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  • Matt Balogh

At some point, we need to learn to live with COVID-19

Updated: May 10


Australia has done an extraordinary job of avoiding COVID-19. This has been achieved by strict limitations on overseas travel, well-obeyed lockdowns, and thorough case tracing. Living in Australia today shows little signs of COVID. Except for one thing – the inability to travel.

As at May 2021, the incidence of vaccination amongst Australians is well below forecast expectations. In part, this has been caused be delays in the availability of vaccines, particularly the Pfizer or Moderna vaccines. There are concerns about the use of the Astra Zeneca virus amongst people under the age of 50 due to cases of blood clot associated with that virus. It appears the incidence of blood clots is at around one in 800,000 vaccinations, and most of those incidents, though unfortunate, recover. Compare this to the death rate for COVID-19, of between one and two percent.


At some stage in the next year, there will be sufficient vaccines available for all Australians. In my opinion, that should be sooner, with the adoption of Astra Zeneca more prevalently. For instance, if all Australians took the Astra Zeneca vaccine, we might expect around 30 cases of blood clots and perhaps a handful of deaths. The common flu is far more dangerous, typically being accountable for 250 deaths in Australia each year. Cigarettes and alcohol are far more dangerous, but not illegal. Getting into a car, or running across the road is far more dangerous than the Astra Zeneca vaccine. Of course, there are those that, due to pre-existing medical conditions, should wait for the Pfizer or Moderna alternatives, which should start to trickle into the country soon. Not soon enough, due to incompetent delays by the Australian Federal Government in negotiating imports or local production.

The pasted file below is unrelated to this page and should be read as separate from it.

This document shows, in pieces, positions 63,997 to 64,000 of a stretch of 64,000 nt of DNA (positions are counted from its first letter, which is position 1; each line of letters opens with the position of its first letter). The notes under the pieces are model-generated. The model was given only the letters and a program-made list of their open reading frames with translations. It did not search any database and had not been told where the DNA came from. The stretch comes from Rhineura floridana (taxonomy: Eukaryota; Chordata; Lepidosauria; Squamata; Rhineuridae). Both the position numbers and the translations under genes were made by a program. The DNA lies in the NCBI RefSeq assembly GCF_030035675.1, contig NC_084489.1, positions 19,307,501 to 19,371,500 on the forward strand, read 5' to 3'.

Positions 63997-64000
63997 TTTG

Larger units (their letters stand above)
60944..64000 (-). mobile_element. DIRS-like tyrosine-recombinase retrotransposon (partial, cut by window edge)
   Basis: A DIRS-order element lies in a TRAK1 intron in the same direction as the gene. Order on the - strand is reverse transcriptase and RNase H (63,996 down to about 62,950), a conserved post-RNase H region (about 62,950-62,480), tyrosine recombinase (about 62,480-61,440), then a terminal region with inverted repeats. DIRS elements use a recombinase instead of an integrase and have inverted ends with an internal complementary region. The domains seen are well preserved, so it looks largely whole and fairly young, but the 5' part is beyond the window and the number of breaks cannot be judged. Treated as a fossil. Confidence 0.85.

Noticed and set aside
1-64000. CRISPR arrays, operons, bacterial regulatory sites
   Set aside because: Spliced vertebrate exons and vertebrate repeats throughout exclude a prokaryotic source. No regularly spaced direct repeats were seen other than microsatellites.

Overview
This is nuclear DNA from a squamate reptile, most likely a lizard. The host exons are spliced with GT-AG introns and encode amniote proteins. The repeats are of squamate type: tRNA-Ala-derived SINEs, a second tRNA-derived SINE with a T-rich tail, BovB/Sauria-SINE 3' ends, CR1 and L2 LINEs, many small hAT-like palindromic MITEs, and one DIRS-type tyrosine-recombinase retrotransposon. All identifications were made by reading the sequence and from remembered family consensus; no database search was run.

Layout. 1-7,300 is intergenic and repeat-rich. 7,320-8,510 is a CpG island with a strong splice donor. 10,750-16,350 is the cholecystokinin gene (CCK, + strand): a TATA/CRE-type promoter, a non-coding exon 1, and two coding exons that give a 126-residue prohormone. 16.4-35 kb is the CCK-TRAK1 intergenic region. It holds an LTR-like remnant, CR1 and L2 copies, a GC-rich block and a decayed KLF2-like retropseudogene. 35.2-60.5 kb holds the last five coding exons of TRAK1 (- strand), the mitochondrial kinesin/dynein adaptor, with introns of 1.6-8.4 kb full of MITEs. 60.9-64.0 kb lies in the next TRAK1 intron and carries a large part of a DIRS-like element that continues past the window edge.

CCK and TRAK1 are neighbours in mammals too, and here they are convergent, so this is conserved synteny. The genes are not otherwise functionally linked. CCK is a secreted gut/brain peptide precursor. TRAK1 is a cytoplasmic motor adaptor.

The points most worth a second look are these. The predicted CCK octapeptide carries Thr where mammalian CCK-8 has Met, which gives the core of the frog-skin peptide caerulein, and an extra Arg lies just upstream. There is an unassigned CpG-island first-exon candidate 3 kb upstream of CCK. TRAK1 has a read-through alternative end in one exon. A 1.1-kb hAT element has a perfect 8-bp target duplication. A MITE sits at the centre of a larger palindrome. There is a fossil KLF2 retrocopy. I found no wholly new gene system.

Eventually, the vaccines will be here, but will people get vaccinated? As long as COVID-19 remains largely absent from the community, they will not rush to do so. This raises the question, what is the purpose of the vaccines? The purpose of the vaccines is to reduce the symptoms and likelihood of death of COVID-19. Not to prevent transmission (although there are unconfirmed signs that it also reduces transmission). The purpose of the vaccines is to allow us to live comfortably with COVID-19 in the population. Without COVID-19 in the community, people will not be motivated to be vaccinated. What is the problem with that? The problem is that our borders will remain highly restricted, with just a trickle of International travel. Over a third of Australians have at least one parent born overseas. Many Australians, like myself, are dual citizens. In my case, I also have a home in the country of my childhood – currently deteriorating to a ruin, because repairs are not being done in the absence of my visits. Education, trade, culture and much more are dependent on a vibrant International travel community. The Australian economy is staggering under the burden of a shortage of skilled trades that normally come from immigration. Luddite isolationists that think that the need for International travel is an unnecessary luxury will bring Australia to its feet, isolated like North Korea.


The point is this: as vaccines become more available over the coming months, International travel needs to open-up for vaccinated travellers, starting with people with legitimate reasons to travel, and slowly opening up the doors to recreational travel in the long term. Frankly, we need to let COVID-19 in the door, gently, of course, so that people become vaccinated, and let the vaccinations do what they are designed to do, which is minimise the symptoms and risks. COVID-19 will become much like the common Flu, prevalent, manageable, but always there in the background, part of everyday life. Cutting ourselves off from the world in fear of COVID is to surrender and die.


Just to be clear: If we are waiting for COVID to go away before we can travel again, as Scott Kim Jung Un Morrison suggests, you might as well toss your passport on an open fire – except that is totally illegal, don’t do it. If we wait for some critical mass of people to be vaccinated before easing back the travel restrictions, it will never happen, because there is not enough motivation to be vaccinated. The easing of quarantine and other restrictions need to ramp up in order to encourage the general population to be vaccinated. A future with travel is a future where COVID-19 is as common as a cold or the flu, but rarely fatal. So, let’s get vaccinated and let’s get travelling.


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